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Coming soon to Milton: A highway bypass

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Neil Johnson
August 12, 2013

MILTON—When the Highway 26 bypass opens to traffic later this month, about 16,000 vehicles a day will make the traffic equivalent of a giant, Vince Lombardi-style Packers sweep around Milton.

Ready or not, the big shift cometh. And soon.

Wisconsin Department of Transportation project spokeswoman Teri Schopp said in a public forum Monday that construction of the bypass is running on schedule and will open to traffic on Friday, Aug. 23.

Schopp said Monday that despite years of media coverage, and the availability of public information on the layout and altered traffic flow on other Highway 26 bypasses completed earlier in Watertown, Jefferson and Fort Atkinson, it's been common for residents, businesses and commuters to have uncertainty about driving on a new road. 

Schopp said although people know a big route change is coming, the rubber doesn't hit the road until—well—the rubber actually hits the road.

Schopp said she expects an initial uptick in questions from jittery drivers in days to come.

“There is definitely a learning curve with every new roadway, particularly bypasses. They're offset from the existing roadway, and it is unfamiliar,” Schopp said.

“It'll be natural for people to be wondering and to be contacting us on questions like, “How do I navigate this? How do I get to work? How am I going to get to the grocery store?'” Schopp said. “It's a new thing. It'll take a couple of times driving it before they get familiar and comfortable with it.”

For those just tuning in, the four-lane Milton bypass will funnel through-traffic north and southbound traffic on Highway 26 about 1.5 miles east around Milton, over Highway 59 and its signature roundabouts before tapering back west and rejoining existing Highway 26 lanes north and south of Milton.

And in case you're wondering how you'll get to work now—or if you're wanting on or off the bypass to go west to Milton or east to Whitewater—you'll have to get used to using the two roundabouts located on Highway 59 on either side of the new Highway 26 overpass.

The bottom line: Once the bypass is open it will clear traffic out of the current stretch of Highway 26 that now runs through the gut of Milton's east-side downtown.

Once the traffic is gone, the old stretch of 26 will officially become Janesville Street, and will cease to be the main thoroughfare for motorists traveling between Janesville and Fort Atkinson.

DOT officials say the bypass will serve to rid downtown Milton of heavy semitrailer truck traffic, and will ease frequent commuter traffic snarls at a railroad crossing between High Street and Madison Avenue.

The $44-million bypass project is in tandem with a lane expansion that will turn Highway 26 from two lanes to four between Milton and Fort Atkinson. It's one part of a multi-phase, $325-million overhaul of the highway that spans from Janesville to Watertown. The whole project includes bypasses at Watertown, Jefferson and Fort Atkinson.

Not only will the Milton bypass eliminate most through-traffic, its linkage to existing lanes of Highway 26 is structured so access from side roads is limited. In fact, the only interchanges for Highway 26 other than the Highway 59 roundabouts will be at Harmony Townhall Road just south of Milton and County N north of Milton.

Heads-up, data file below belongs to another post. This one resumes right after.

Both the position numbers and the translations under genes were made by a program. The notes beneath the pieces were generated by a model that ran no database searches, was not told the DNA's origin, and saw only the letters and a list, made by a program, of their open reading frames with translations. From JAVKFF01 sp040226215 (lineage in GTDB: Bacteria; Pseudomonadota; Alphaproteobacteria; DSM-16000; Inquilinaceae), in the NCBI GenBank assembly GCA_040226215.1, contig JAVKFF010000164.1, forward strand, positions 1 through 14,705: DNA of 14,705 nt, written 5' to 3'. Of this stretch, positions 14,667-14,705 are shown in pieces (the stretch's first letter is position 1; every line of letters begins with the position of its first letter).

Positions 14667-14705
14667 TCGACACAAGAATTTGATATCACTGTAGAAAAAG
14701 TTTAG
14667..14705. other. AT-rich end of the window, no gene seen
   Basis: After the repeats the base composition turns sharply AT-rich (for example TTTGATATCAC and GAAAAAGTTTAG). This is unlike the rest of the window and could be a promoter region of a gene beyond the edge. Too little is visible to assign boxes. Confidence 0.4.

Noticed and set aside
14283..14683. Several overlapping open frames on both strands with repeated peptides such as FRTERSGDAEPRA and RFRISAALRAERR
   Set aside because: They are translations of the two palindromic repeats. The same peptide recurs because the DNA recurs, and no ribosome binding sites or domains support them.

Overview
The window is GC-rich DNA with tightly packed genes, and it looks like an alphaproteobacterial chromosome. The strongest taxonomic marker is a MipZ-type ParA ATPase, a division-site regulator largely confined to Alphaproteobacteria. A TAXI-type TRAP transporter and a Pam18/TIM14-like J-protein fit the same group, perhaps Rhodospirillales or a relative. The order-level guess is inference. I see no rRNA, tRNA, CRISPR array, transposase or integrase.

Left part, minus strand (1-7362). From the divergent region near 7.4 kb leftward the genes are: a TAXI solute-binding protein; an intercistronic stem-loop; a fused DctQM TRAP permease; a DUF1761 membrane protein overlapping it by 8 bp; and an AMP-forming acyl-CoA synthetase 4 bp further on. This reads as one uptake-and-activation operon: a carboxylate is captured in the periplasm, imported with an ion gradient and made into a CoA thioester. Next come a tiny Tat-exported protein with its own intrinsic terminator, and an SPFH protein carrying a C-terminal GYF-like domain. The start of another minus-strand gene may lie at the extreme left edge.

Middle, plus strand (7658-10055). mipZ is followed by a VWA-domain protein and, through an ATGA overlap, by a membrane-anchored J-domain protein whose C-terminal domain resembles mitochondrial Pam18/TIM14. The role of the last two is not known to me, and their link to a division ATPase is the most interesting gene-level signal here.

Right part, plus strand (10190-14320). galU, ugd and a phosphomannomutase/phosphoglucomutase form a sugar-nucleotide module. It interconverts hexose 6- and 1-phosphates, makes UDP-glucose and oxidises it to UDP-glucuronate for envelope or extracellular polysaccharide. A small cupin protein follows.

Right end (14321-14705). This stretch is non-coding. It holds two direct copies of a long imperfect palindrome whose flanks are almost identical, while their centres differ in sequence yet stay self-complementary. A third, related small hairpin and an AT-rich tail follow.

Although the bypass officially opens next week, traffic going south will have a temporary lane crossover as crews finish a half-mile stretch between where it links with the existing Highway 26 near Arthur Drive.

The four-lane bypass will narrow to two lanes north of Milton as crews work to complete a lane expansion of Highway 26 between Milton and Fort Atkinson. That work is being done now but won't be completed until November 2014, Schopp said.

As for access to the future Parker YMCA, which is located east of Highway 26 on the corner of Parkview Drive and Milton-Harmony Townline Road, people won't have direct access from Highway 26, Drivers will, however, be able to reach the Y from Harmony Townline Road or Highway 59, officials said.

Access to local businesses and a dearth of traffic in a post-bypass Milton is a factor that has dominated economic development planning in the city for the past five years.

City staff and the Milton City Council have grappled with how to redefine and remarket the city's east-side downtown, which has a small business district, a multi-use park and several niche cottage industries.

The city now is in the midst of sealing a nearly 200-acre land-annexation deal along the nexus of the Highway 26 bypass and Highway 59. That deal would add land to Milton's business park and its main tax increment financing district for use in potential commercial developments along the bypass area, officials say.

City Administrator Jerry Schuetz has lived and breathed the reality of the Highway 26 bypass and what it means for traffic and business. But amid planning in the face of the bypass, he admits he hadn't given a lot of thought to what it will be like actually driving on it.

At least, not until he took a tour of the bypass this summer, traveling on what was then a gravel roadbed. Then he realized how big a change the bypass is.

“I'll tell you, it's really surprising how far it takes you around the city. We guess it will take about a year for people to totally normalize to it,” he said.



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